A current line of research is experimental and theoretical investigations
into the superfluid phase transition of liquid helium. When cooled to temperatures
below 2.17 Kelvin (-460 F), liquid helium loses all viscosity and can move
without friction, known as the superfluid state. The results in our lab indicate
that the mechanism underlying this phase transition is quantized vorticity. At
low temperatures there is not enough energy in the liquid to excite any vortex
lines, and the helium can flow freely. As the temperature is raised, however,
vortex loops (similar to smoke rings in air) begin to be thermally created, and
they oppose the flow of the liquid. Finally at temperatures above 2.17 K (called
the l-point) the liquid becomes filled with a tangle of vorticity, bringing the
frictionless flow of the helium to a halt, turning it back into a normal liquid.
Ducks in a classical vortex
Selected recent publications:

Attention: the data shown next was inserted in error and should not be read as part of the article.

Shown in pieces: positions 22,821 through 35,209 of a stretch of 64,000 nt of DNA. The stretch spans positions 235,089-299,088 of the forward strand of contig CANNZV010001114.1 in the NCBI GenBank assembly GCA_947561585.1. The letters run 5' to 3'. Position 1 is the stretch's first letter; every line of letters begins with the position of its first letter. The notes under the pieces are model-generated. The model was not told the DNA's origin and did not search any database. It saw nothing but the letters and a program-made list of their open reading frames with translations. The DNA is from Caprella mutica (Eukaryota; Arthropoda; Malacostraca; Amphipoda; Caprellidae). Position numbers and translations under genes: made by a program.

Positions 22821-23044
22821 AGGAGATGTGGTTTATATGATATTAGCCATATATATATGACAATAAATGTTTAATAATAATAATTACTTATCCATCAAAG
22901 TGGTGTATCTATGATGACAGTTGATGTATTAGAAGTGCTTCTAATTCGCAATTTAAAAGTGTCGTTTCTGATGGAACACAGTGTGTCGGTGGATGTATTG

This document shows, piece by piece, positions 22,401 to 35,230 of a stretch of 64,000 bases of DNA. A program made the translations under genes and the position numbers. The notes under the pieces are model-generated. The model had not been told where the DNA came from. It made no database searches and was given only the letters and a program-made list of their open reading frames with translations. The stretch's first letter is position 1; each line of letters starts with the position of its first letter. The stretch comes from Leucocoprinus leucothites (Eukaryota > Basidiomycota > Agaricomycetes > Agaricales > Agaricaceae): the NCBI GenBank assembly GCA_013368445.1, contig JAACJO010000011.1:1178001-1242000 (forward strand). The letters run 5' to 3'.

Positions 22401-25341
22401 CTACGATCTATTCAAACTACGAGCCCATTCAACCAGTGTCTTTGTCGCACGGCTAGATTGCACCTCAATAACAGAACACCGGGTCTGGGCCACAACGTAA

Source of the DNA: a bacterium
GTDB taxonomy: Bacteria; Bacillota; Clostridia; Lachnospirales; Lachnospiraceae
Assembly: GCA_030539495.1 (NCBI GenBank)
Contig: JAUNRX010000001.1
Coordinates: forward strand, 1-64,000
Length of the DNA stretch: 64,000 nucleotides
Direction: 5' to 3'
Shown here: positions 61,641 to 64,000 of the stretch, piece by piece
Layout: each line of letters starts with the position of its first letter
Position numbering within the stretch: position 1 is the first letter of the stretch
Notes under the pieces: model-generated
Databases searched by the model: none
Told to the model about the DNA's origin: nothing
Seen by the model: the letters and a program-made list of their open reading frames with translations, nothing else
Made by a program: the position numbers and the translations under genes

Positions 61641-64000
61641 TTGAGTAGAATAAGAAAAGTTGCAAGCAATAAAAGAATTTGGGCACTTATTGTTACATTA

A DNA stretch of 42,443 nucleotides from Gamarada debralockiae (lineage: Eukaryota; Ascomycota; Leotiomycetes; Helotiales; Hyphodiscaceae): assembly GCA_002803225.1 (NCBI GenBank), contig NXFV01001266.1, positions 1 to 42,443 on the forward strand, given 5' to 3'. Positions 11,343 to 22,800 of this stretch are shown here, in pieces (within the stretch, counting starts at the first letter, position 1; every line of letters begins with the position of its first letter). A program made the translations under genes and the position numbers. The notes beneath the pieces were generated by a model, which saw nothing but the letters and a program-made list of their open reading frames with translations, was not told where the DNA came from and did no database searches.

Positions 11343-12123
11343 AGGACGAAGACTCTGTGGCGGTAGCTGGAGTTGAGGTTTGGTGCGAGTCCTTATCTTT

G.A. Williams, Vortex Rings
and the Superfluid l-Transition,
J. Low Temp. Phys. 89, 91 (1992).
G.A. Williams, Vortex Dynamics
and Superfluid Relaxation Near the 4He l-Transition,
Phys. Rev. Lett. 71, 392 (1993).
G. A. Williams, Vortex
Dynamics at the Superfluid l-Transition,
J. Low Temp. Phys. 93, 1079 (1993).
H. Cho and G. A. Williams, Vortex
Core Size in Submonolayer Superfluid 4He Films,
Phys. Rev. Lett. 75, 1562 (1995). Download the PDF file (103 Kb)
G. A. Williams, Specific Heat
and Superfluid Density of Bulk and Confined 4He Near the l-Transition,
J. Low Temp. Phys. 101, 415 (1995).
G. A. Williams, Dimensionality
Crossover of the 4He Superfluid Transition in a Slab Geometry,
J. Low Temp. Phys. 101, 463 (1995).
H. Cho and G. A. Williams, Superfluid
Phase Transition of 3He-4He Mixture Films Adsorbed on
Alumina Powder ,
J. Low Temp. Phys. 110, 533 (1998). Download the PDF file (190 Kb)
G. A. Williams, Vortex Loop Phase
Transitions in Liquid Helium, Cosmic Strings,and High-T_c
Phys. Rev. Lett. 82, 1201 (1998). Download the PDF file (130 Kb)
Web Powerpoint slides comparing superfluid transitions in porous materials: Bose condensation or broadened Kosterlitz-Thouless ?